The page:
The first thing you need to figure out is who is lying and why. Why would someone sell you a 15 cap building? Ask for copies of all the expenses for everything. You can also ask the local utilities.

I very much doubt that laundromats are a going concern. There are hardly any left and it's been about 5 years since I saw a new one open. I would hang out there and see how many customers they have.

Do look a gift horse in the mouth.
 

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Is your principal residence completely paid off?

Just trying to figure out how leveraged you would potentially be.
 

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"Initially, I was thinking to invest in residential property, so if any experienced real investors out there who could give me an advice as to how do you get started in today's market ?

Win the lottery? Realestate is the rich mans game.

But on a more positive note, i've heard that 80k could buy a piece of vacant land near a major USA city and in 5 years you will get 3x your money back. But why love realestate so much?
 

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Discussion Starter #10 (Edited)
@ cal - My principal residence is NOT paid off. If you look at my 1st post I explained that I have a HELOC of 60-80K. So I have about 109K left in my principal residence. So by buying this property I would be adding another 2 mortgages, one which is HELOC (downpayment) and the 2nd mortgage on the laundromat itself. So 27K in mortgages and 30K in expenses comparing to 80K in income leaves me with 23K net income per year.

@ berubeland - Yes it is a currently working laundromat. I was just there a few weeks ago and there was a young girl (attendant) who told me that most of people come on weekends and she even showed me the list of conracts they had with companies who they have business with. (I did notice that the place was empty all 20 mins I was there) She's not related to the seller, but she told me that reason for sale could be that the owner is going though chimotherapy and has other business as well so he has no time anymore or desire to keep it. They don't do dry cleaning on site, but somewhere else, but they do provide this business. Obviously we'll ask for copies of everything, but if all is true I guess should I buy. Only time will tell.

@ chaudi - I don't think that people who now have 10-20 rental properties were very rich in the beginning, we all need to start somewhere.
 

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I would like to know if it is realistic to find a good investment property in today's market by putting a down payment that consists only from HELOC, which in my case around 60-80K AND expect a positive cash flow from that property that would cover not only my 2nd mortgage but also the HELOC payment. In other words with no cash out of my pockets to be able to invest in a positive cash flow property without major renovations.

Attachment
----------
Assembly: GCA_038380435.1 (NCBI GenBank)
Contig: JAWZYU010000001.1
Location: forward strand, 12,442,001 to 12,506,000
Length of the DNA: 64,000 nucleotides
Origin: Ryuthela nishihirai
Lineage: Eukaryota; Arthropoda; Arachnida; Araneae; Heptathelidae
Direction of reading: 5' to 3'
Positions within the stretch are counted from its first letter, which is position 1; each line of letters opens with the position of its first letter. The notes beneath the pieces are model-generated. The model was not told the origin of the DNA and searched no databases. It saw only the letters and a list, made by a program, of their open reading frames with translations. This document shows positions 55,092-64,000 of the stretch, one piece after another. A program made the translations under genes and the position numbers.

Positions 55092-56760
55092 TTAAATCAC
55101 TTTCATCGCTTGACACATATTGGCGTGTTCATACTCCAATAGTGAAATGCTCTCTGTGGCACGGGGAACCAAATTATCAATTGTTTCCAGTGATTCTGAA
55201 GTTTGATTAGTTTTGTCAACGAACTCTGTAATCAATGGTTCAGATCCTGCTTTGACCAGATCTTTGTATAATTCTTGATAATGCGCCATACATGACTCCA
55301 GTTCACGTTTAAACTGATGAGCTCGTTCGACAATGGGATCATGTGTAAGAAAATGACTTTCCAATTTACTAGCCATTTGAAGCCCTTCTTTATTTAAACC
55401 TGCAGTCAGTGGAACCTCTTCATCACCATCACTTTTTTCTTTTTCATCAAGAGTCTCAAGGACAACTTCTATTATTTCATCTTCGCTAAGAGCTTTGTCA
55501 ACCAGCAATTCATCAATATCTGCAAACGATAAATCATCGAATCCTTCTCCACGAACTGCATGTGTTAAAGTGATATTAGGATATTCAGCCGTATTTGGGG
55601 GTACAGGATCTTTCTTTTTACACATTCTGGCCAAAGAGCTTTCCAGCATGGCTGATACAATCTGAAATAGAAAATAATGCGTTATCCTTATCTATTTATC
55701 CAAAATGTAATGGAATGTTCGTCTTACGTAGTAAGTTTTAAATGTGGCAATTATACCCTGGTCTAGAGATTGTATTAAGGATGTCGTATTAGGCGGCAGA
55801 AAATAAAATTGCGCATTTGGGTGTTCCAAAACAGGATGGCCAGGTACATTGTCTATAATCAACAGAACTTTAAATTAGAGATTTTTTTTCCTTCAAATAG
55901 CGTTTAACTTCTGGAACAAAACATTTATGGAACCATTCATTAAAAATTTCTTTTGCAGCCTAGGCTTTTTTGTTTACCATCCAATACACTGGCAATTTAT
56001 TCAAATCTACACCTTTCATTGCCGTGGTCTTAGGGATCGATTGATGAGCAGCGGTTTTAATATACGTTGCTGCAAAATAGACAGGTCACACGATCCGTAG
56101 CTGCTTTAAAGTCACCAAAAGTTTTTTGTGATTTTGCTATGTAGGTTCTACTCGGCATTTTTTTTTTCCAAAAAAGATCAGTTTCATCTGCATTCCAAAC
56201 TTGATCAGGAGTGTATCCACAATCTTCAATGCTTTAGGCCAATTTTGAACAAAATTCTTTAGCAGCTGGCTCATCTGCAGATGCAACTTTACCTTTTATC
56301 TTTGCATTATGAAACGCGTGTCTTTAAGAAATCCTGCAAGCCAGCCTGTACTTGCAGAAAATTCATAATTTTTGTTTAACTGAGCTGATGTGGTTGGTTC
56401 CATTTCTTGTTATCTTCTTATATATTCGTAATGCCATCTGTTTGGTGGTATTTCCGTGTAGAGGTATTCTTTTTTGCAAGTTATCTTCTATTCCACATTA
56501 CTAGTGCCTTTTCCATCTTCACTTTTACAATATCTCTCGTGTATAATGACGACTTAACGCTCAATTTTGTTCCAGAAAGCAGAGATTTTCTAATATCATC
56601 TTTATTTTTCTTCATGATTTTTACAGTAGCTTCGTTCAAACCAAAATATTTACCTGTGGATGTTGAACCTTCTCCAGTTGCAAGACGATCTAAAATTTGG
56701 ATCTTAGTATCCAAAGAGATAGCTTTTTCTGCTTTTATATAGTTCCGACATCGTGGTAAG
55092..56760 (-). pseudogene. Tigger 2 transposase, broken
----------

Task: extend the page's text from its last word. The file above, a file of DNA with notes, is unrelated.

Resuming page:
With no experience in the laundromat business and lack of time due to my current work I am hesitant to venture into this even if according to financial stats the declared revenues are around 80K each year with expenses around 30K, adding to the expenses my 2nd mortgage and HELOC down payment (20K + 7K= 27K) my net revenu would be around 23K (80-30-27) and that is IF I have noone working there whom I'd have to pay salary, otherwise I am 17K negative because the current clerk gets around 40K a year in salary.
This is how I have it thus far.

You owe 109K on principal res. (Keeping day job to pay for this)
You would get a HELOC 60-80K for downpayment on investment prop.

Rental prop provides 80K revenue, minus 30K expenses, minus another 40K if you don't want to quit your day job. Minus 20K to finance the 2nd mortgage, and 7K to finance the HELOC. Total 17K debt per year to carry the investment property.

'If you look at my 1st post I explained that I have a HELOC of 60-80K. So I have about 109K left in my principal residence. '

Nothing in your first post mentioned how much was owing on the principal res., or the appraised value of your home to obtain a HELOC.

I think it basically comes down to this.

Do you earn more than 40K? If no, then maybe it is better to pay yourself to work at the laundromat.

If yes. Do you want to spend all of your time at the laundromat when not at work, so that your employee expenses are only 23K instead of 40K, allowing your to break even.

Me. I prefer to buy properties that can pay for themselves. This one does not fit that criteria.
 

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Discussion Starter #13
@ cal - You're absolutely right about everything. This is my main concern right now - do I really want to spend all my free time there? One part of me tells me that we have to make sacrifices if we want to make money, the other makes me wonder how much time will pass by before I get fed up with this "lifestyle". I do earn around 50K a year. So by working at laundromat from 3pm to 8pm I would be getting an additional 23K, which isn't so bad for a second job CONSIDERING
1. I didnt put anything from my pocket
2. Possible appreciation
3. Equity build up
4. Tax advantages
5. According to some laundromat owners sky is the limit when it comes to looking for conracts with business that require washing.
6. Lets hope that the declared income is not everything a guy makes...
 

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I agree with statements 1, 3, 4(which is a great benefit, and is probably generally underestimated.

Statement 2, probably not the best time in the market to get a great short term return.

And as for 5, it might be best to simply has someone lease and operate the business space from you, the landlord.

Ulitmately, there will be other opportunities that present themselves, that will be easier to be cash flow positive. If you have to sacrifice everything to make it work, you went wrong in the selection process.

Edit: Assuming the same purchase price and numbers.